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How to make an object property truly read-only?

Don
If you expose an object as a property in a VB.NET class, like so:
public class MyClass
private obj as NestedClass
Public Readonly Property NestedObj as OtherClass
Get
return obj
End Get
End Property
End Class
You can't modify the object directly, but you can still modify members of
the readonly property(!):

Dim myobj as MyClass
myobj.NestedObj = New NestedClass ' Doesn't work
myobj.NestedObj.Whatever = "hello" ' Works! And the changes stick!
Is there anyway to prevent this?

- Don
Nov 21 '05 #1
  • viewed: 1139
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2 Replies
It depends on how far you want to take this.
If you truly don't want the underlying object to be modified, you can create
a new object with the appropriate values and return that. They could modify
the values of the new object, but the underlying object would remain
unchanged. This is the easy solution, but can be confusing for the caller as
your sample below would still "work", sort of.
myobj.NestedObj.Whatever = "hello" would not generate any sort of error, but the change would be discarded
immediately as the returned object immediately goes out of scope.

Dim tmpObj as New NestedClass
tmpObj = myobj.NestedObj
tmpObj.Whatever = "hello"

No error, and tmpObj is changed to "hello", however myobj.NestedObj is
unchanged.

If you need to make it more friendly to the user, you need to deal with the
scope of the properties of the nested object.

Gerald

"Don" <un*****@oblivion.com> wrote in message
news:z2cfd.22222$%k.21245@pd7tw2no... If you expose an object as a property in a VB.NET class, like so:
public class MyClass
private obj as NestedClass
Public Readonly Property NestedObj as OtherClass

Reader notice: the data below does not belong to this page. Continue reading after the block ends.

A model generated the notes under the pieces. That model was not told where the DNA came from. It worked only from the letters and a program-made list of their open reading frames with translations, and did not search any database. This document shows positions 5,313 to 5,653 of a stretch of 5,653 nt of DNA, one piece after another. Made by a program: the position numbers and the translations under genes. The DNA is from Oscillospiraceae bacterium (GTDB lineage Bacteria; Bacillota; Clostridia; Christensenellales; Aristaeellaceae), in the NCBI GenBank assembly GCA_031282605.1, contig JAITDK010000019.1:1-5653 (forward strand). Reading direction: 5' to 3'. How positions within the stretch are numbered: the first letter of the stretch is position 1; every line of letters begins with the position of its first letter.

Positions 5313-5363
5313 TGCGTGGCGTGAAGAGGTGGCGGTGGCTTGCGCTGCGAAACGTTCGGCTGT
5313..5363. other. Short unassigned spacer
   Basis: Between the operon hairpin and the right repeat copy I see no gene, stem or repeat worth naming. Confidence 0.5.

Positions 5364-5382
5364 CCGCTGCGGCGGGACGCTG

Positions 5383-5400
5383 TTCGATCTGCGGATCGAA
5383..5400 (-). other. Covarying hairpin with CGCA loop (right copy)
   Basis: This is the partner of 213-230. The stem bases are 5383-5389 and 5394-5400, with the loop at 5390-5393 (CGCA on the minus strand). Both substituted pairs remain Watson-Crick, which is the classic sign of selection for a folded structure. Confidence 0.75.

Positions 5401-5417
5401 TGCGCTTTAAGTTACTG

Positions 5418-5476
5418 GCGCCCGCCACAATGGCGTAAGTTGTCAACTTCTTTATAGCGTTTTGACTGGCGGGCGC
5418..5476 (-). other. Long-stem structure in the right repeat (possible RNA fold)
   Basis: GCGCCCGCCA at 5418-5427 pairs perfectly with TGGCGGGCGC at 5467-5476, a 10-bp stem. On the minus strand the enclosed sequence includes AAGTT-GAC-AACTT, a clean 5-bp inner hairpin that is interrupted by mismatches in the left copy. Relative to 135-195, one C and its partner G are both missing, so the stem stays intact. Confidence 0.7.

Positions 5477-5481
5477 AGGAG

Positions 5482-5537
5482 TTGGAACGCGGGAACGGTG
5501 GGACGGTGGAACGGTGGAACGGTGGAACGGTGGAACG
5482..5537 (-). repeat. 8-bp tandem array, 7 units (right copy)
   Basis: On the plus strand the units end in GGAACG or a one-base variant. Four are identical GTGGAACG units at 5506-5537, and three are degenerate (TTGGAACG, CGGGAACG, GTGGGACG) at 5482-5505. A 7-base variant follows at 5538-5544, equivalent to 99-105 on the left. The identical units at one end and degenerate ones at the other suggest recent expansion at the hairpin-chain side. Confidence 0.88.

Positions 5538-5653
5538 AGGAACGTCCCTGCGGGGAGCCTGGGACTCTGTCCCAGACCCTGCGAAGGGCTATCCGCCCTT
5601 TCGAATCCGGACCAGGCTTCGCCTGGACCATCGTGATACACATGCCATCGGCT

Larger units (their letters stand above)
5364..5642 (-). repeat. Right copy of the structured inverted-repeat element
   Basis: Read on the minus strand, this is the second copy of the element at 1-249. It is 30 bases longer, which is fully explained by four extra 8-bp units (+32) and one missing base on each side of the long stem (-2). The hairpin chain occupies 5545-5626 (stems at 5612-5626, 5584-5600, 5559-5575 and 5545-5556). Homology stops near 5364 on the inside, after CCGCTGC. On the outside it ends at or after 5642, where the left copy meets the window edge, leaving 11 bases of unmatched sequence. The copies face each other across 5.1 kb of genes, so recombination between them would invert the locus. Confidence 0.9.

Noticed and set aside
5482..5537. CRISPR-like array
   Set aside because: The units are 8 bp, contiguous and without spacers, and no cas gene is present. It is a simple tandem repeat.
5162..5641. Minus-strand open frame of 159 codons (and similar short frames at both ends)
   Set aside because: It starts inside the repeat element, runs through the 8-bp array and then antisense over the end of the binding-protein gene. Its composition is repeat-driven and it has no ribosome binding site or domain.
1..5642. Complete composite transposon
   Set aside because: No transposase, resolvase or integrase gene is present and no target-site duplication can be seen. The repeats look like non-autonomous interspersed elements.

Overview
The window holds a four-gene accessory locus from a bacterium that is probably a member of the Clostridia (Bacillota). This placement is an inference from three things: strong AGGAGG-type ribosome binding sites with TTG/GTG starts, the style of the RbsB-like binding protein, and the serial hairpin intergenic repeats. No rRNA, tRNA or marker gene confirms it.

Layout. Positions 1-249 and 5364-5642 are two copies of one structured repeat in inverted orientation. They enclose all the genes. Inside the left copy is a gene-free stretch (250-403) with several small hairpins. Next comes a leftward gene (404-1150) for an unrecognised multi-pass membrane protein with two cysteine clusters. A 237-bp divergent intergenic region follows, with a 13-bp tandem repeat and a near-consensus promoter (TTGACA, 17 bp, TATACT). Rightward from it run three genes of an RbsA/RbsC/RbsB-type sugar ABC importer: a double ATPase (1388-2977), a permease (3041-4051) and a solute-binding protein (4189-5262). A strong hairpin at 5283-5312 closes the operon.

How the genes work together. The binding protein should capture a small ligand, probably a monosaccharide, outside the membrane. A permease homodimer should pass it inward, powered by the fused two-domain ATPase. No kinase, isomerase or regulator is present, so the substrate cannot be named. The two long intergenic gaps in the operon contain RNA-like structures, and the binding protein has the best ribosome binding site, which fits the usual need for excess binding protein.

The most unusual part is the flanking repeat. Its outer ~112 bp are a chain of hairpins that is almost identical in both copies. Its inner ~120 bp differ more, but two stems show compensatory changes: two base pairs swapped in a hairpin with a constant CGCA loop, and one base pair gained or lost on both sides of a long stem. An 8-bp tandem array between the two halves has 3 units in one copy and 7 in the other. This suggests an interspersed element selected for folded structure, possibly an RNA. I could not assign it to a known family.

Get
return obj
End Get
End Property
End Class
You can't modify the object directly, but you can still modify members of
the readonly property(!):

Dim myobj as MyClass
myobj.NestedObj = New NestedClass ' Doesn't work
myobj.NestedObj.Whatever = "hello" ' Works! And the changes stick!
Is there anyway to prevent this?

- Don

Nov 21 '05 #2
you build scope access from the bottom up and not the other way around. this
is as it should be. readonly for the nestedobj is correct...you cannot set
myclass.nestedobj to anything. if you want to have different access at the
nestedclass property level, then that is where you should define it. right
now, that is kind of awkward since vb.net won't support different property
access combinations until vs.net 2k5 (ex., public get with a friend set).

hth,

steve
"Don" <un*****@oblivion.com> wrote in message
news:z2cfd.22222$%k.21245@pd7tw2no...
| If you expose an object as a property in a VB.NET class, like so:
|
|
| public class MyClass
| private obj as NestedClass
| Public Readonly Property NestedObj as OtherClass
| Get
| return obj
| End Get
| End Property
| End Class
|
|
| You can't modify the object directly, but you can still modify members of
| the readonly property(!):
|
| Dim myobj as MyClass
| myobj.NestedObj = New NestedClass ' Doesn't work
| myobj.NestedObj.Whatever = "hello" ' Works! And the changes stick!
|
|
| Is there anyway to prevent this?
|
| - Don
|
|
Nov 21 '05 #3

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